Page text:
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Letter to Frank J. Calabrese, Manager, Consumer and Industry Contact

Letter

By:
Date:
Location: Unknown

U.S. Rep. Gary Ackerman (D-Queens/L.I.) today announced that he has sent a letter to the United States Postal Service (USPS) urging the agency not to eliminate any mail operations from the Queens Processing and Distribution Center in College Point, Queens. The Postal Service has proposed moving some of the facility's operations to the USPS Processing Center in Brooklyn, a move that would cut 702 jobs in Queens and adversely affect Postal service throughout the borough.

"While I understand the USPS must make difficult decisions to confront its current fiscal condition," Ackerman wrote to Frank Calabrese of USPS's Triboro District "I urge you to reconsider a decision that would negatively impact the entire Queens community."

The letter was presented to Calabrese during the public meeting the USPS held on the plan this past Friday night in the auditorium of Bayside High School. It was also read aloud, and received an overwhelmingly positive response by the packed crowd. The text of the letter is enclosed below. Click here for a hard copy of the letter. The Queens Processing and Distribution Center is located at 140-02 20th Avenue.

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Frank J. Calabrese
Manager, Consumer and Industry Contact
Triboro District
1050 Forbell Street
Brooklyn, NY 11256-9621

Dear Mr. Calabrese

I am writing to express my strong opposition to the United States Postal Service's (USPS) proposed elimination of some mail operations from the Queens Processing and Distribution Center in College Point --- Queens is the 2nd most populous county in New York State. While I understand the USPS must make difficult decisions to confront its current fiscal condition, I urge you to reconsider a decision that would negatively impact the entire Queens community. If the USPS carried out this proposal, 702 jobs would be lost from the Queens community during difficult economic times. Postal service to my constituents and Queens residents wouldalso be adversely affected.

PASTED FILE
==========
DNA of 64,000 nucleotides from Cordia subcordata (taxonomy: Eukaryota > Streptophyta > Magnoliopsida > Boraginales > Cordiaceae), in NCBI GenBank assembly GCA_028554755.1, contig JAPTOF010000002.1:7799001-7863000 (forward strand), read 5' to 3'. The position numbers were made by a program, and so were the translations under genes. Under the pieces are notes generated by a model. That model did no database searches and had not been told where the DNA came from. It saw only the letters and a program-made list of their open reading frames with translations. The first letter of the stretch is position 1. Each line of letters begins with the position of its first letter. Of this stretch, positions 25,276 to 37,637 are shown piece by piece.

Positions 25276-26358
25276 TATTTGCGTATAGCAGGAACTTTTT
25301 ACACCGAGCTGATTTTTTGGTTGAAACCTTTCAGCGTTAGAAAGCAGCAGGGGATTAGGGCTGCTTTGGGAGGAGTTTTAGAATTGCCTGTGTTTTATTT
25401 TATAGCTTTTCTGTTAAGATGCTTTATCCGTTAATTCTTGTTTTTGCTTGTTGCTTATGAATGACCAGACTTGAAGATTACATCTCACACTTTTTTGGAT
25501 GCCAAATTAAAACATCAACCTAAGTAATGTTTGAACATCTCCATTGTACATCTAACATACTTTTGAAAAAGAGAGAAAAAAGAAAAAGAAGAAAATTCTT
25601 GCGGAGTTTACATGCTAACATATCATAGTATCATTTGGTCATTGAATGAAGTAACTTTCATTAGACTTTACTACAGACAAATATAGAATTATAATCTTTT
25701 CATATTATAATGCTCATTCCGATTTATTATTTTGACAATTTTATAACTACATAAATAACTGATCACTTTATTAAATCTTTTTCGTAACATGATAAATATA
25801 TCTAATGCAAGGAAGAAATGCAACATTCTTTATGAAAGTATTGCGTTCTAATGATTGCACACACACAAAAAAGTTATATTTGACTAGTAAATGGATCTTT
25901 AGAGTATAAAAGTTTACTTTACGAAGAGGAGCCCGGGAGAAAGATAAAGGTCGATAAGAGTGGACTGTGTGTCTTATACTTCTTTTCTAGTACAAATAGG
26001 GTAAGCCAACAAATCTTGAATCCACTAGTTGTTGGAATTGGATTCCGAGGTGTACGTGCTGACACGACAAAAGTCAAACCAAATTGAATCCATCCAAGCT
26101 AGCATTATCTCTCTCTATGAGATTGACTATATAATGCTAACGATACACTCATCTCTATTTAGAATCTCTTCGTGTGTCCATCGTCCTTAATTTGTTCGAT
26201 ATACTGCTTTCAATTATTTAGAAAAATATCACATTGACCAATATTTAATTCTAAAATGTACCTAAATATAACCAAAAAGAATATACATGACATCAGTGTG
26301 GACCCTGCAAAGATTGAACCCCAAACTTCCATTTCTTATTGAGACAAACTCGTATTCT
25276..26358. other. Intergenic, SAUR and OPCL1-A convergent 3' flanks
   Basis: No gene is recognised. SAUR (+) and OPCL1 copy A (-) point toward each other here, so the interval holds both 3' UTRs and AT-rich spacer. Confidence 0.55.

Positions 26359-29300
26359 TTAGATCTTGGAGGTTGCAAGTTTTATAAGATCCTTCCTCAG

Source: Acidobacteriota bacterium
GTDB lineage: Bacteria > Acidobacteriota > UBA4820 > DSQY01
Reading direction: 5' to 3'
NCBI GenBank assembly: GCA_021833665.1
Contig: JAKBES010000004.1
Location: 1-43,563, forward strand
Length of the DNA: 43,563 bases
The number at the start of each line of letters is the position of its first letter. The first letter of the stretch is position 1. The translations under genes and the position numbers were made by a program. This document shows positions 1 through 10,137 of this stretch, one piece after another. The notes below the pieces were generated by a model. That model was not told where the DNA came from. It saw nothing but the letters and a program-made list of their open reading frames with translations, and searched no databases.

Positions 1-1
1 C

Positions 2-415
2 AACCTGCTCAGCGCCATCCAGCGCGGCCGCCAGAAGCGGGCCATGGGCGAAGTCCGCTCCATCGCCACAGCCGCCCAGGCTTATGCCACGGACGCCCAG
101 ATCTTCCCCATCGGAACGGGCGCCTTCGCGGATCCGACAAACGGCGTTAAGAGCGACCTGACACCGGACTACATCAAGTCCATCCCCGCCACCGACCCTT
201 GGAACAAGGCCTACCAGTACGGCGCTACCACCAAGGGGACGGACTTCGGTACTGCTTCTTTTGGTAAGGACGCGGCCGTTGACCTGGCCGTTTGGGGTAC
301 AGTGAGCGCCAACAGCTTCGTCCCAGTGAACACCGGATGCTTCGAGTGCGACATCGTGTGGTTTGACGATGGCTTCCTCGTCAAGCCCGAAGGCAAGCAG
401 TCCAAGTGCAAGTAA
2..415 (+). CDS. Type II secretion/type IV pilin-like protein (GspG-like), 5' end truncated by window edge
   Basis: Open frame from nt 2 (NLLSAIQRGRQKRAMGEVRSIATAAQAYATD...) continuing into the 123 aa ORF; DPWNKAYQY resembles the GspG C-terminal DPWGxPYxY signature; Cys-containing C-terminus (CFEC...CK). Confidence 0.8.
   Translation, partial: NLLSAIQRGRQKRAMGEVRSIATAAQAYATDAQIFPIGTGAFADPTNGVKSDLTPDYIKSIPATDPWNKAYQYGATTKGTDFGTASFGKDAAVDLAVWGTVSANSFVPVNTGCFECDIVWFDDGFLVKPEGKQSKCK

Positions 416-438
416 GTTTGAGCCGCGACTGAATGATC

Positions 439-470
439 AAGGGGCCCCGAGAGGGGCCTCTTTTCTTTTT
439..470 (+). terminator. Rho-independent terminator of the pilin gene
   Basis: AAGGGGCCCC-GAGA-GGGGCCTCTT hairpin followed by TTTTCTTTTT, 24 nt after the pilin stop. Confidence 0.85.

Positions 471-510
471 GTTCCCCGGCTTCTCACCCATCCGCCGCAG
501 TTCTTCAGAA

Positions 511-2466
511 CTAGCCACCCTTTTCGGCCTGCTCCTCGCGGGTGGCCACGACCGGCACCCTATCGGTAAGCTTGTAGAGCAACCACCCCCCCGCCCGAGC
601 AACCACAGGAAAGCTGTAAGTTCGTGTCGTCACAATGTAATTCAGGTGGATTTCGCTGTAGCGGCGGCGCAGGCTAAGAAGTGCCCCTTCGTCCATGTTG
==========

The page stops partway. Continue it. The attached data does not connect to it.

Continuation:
Shifting the mail-processing responsibilities of the Queens Center to outside the borough to Brooklyn would reduce the accessibility to a vital postal facility that tens of thousands of my constituents rely upon for efficient and predictable mail delivery. Moving processing operations would also decrease the high level of customer service that New Yorkers have come to expect from the USPS through the streamlined delivery made possible in good measure by the Queens Distribution Center. Businesses and organizations that send bulk mail would be particularly impacted as collection times would be earlier, while drop off times would be later. Mail would also likely be sorted more slowly and large mailings would no longer have a reliable drop-off location in the same geographic area they are being sent.

Instead of forcing Queens residents into accepting an unsatisfactory level of service, there are other options that Congress is considering to ease the financial burdens of the USPS. We must fight instead for measures I support that would allow the USPS to be more flexible in its business practices and pricing structure, and legislation that would relieve the burdens of prefunding retiree health costs. I accept that changes are needed to allow the USPS to continue functioning, but the closing of a viable facility should not be one of them. The large loss of jobs would not only devastate the hard-working postal workers themselves, but would have negative consequences for the local businesses and individuals that are dependent on reliable postal service in Queens.

Many postal workers, constituents and businesses have contacted my office and conveyed to me the hardships that service reductions would have on them. I strongly urge you to keep the current functions of the Queens facility in place.

Thank you for your consideration of this matter.

SINCERELY,

GARY L. ACKERMAN


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